It’s turns out there’s also versions 3 and 5, which are namespace-based. You take a separate, statically-known UUID — a “namespace” — and some arbitrary string — a “name” — and hash them together using MD5 for version 3, or SHA-1 for version 5). The “name” is a string in the C sense — any bag of bytes. As long as you can produce the same bytes for the same string after normalizing for Unicode, you can generate the same UUID.

To create a UUID from scratch, you need 128 bits of data. Few languages consistently expose a type like UInt128, but may have a more catch-all BigInt. Platforms generally represent UUIDs as an equivalent tuple or array (like two UInt64, four UInt32, etc.) Apple’s Foundation is 16 UInt8, likely to make it easier to work with plain bytes.

UUID(uuid: (0, 0, 0, 0, 0, 0, 0, 0, 0, 0, 0, 0, 0, 0, 0, 0)) // => 00000000-0000-0000-0000-000000000000
UUID(uuid: (0x00, 0x11, 0x22, 0x33, 0x44, 0x55, 0x66, 0x77, 0x99, 0x99, 0xAA, 0xBB, 0xCC, 0xDD, 0xEE, 0xFF)) // => 00112233-4455-6677-9999-AABBCCDDEEFF

If we’re looking to do cryptographic hashing, look no further than CommonCrypto. In Xcode 10.2 (beta at time of writing), you can finally import CommonCrypto without doing any gymnastics. It’s a C library, but because of Swift’s pointer bridging, you can squint really hard and pretend it’s not.

import CommonCrypto

var context = CC_SHA1_CTX()

Given some separate namespace: UUID, combine its raw bytes (those 16 UInt8) into the hasher:

_ = withUnsafeBytes(of: namespace.uuid) { (buffer) in
    CC_SHA1_Update(&context, buffer.baseAddress, CC_LONG(buffer.count))

And do the same with a value: String, bridging it to C.

_ = value.withCString { (cString) in
    CC_SHA1_Update(&context, cString, CC_LONG(strlen(cString)))

Now, output the hash into a sized array. There are lots of ways to do this bit; Data is probably a more logical one, or you can even write out your own (UInt8, …), but both of those require more code.

var array = [UInt8](repeating: 0, count: Int(CC_SHA1_DIGEST_LENGTH))
CC_SHA1_Final(&array, &context)

With the hash done, according to the RFC4122, we should to twiddle some specific bits to discourage code that is aware of the certain formats from trying to parse it as theirs. In terms of the hex representation xxxxxxxx-xxxx-Yxxx-Zxxx-xxxxxxxxxxxx, we want Y to read 5 (version 5) and Z to read 8, 9, A, or B (its upper bits indicating that it’s generated according to RFC4122).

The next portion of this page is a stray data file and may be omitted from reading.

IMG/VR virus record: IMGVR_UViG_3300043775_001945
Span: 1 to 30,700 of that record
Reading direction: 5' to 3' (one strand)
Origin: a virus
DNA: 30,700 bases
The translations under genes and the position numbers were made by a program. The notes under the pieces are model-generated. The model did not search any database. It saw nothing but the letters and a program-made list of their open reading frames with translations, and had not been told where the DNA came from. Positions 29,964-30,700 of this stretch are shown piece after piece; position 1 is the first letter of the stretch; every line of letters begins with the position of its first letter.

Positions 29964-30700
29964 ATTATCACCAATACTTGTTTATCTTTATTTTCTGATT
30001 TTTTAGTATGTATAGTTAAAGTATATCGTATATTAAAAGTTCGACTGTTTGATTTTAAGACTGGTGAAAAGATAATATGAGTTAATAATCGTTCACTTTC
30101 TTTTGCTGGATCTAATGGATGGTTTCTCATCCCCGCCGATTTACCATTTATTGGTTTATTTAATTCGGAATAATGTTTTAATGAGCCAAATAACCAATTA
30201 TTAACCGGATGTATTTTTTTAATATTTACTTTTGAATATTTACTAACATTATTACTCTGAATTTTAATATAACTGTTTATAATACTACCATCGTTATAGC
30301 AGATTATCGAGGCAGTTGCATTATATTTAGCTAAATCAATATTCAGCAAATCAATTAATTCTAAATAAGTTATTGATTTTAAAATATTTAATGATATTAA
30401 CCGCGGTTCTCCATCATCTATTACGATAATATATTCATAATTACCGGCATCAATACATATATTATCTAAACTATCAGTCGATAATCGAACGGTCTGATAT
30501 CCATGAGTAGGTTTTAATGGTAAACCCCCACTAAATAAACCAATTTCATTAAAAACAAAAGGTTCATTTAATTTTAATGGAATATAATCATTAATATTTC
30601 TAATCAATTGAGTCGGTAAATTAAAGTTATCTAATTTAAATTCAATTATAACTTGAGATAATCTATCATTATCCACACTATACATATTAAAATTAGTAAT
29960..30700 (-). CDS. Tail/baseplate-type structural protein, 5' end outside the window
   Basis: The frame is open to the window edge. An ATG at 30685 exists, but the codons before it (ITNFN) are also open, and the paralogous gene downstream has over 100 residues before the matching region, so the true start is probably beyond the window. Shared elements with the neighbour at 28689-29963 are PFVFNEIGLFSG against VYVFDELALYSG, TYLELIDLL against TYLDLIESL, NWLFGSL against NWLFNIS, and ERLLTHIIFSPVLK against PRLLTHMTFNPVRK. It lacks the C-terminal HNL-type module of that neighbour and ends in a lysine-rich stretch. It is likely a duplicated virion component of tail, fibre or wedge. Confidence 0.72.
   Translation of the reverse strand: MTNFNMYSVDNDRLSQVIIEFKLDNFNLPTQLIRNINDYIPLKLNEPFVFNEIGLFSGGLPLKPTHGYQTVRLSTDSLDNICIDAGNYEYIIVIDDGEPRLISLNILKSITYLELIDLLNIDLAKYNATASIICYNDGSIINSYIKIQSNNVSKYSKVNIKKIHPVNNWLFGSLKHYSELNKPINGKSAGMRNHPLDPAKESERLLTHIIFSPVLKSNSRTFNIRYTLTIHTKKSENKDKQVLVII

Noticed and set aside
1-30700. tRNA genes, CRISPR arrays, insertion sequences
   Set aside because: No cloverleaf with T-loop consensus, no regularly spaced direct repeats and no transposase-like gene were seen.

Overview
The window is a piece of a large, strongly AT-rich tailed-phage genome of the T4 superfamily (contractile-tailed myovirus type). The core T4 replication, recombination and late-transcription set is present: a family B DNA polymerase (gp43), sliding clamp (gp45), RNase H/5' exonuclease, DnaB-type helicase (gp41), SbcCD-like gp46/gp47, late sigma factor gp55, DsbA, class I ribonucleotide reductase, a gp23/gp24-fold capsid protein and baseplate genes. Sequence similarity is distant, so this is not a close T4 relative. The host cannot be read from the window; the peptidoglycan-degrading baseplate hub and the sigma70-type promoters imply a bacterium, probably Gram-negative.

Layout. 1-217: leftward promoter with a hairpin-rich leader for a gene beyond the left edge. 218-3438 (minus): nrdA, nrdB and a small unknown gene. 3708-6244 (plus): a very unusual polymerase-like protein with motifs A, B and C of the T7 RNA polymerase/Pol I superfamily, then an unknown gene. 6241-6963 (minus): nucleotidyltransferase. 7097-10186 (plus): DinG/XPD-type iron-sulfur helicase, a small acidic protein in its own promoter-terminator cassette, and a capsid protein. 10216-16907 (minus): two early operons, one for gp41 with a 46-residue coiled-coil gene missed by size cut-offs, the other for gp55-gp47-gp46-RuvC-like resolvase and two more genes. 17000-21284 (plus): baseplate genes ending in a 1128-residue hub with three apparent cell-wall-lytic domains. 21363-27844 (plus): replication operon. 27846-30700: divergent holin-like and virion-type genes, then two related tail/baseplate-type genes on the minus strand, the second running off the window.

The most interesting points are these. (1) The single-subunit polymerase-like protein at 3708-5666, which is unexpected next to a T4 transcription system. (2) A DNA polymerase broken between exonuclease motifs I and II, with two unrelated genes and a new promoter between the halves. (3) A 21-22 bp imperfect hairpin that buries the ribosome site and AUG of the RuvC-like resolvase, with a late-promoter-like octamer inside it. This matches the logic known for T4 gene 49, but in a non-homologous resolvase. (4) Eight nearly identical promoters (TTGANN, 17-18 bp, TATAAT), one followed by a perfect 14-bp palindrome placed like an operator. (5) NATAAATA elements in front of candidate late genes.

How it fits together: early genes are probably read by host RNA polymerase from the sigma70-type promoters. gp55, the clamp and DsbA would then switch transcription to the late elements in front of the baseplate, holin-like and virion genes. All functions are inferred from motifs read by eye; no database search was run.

array[6] = (array[6] & 0x0F) | 0x50 // set version number nibble to 5
array[8] = (array[8] & 0x3F) | 0x80 // reset clock nibbles to indicate RFC4122

And we have our 16 bytes! (Actually 20, but we’re obliged to ignore the rest.)

// truncate to first 16
let uuid = UUID(uuid: (array[0], array[1], array[2], array[3],
                       array[4], array[5], array[6], array[7],
                       array[8], array[9], array[10], array[11],
                       array[12], array[13], array[14], array[15]))

Wrap that up into a nice initializer (mine is UUID(hashing:inNamespace:), the naming logic of which could be a whole other post) and generate yourself some namespaces. Finally, I can do this magic trick where I guess what your UUID is going to be!

// predefined by RFC4122, generate your own using “uuidgen”
let dns = UUID(uuidString: "6BA7B810-9DAD-11D1-80B4-00C04FD430C8")!

let expected = UUID(string: "2F5B7779-4ED7-570A-82AC-634B872ABF8A")!
let result = UUID(hashing: "", inNamespace: dns)
expected == result // => true

You can find the full code with unit tests on my snippets repository on GitHub.

Oh, and this was all promptly cut out of the project I worked it on. Code is like that sometimes.

The kind of post I wish I could write:

“Choose to spend your time and money on the things that truly move the needle with customers. Not what the company brand/ego and design department jump to as a default ‘must have’.”

In horror movies, the protagonists will take down the monster in a way that has to be it. Head removed. Fell in lava.

And then — they’re back! Impossible!

You’re left asking: this time, is the monster dead for real?…

Rushing a feature to market before you can make it, you know, nice… or affordable… is a lot like being the first person to comment “FIRST!” on a Reddit thread in 2006.

It’s frustrating my best cooking happens only when I completely wing it. I will never make a steak as good as I did this evening.

“Jack Dorsey admits in the interview that he is depressed by what can sometimes be the ‘general vibe’ of the platform…”

You don’t say.

It’s kind of amazing how you can go from unsubstantiated rumor reported at 9a and get to this-is-the-end-of-all-things hot takes by 5p, all operating as though it were fact. Misinformation is taking over every facet of every industry.

I yell a lot about the usefulness of big data, but if the giant inhuman algorithm-industrial complex pumped out Russian Doll, it’s something I’m going to have to allow.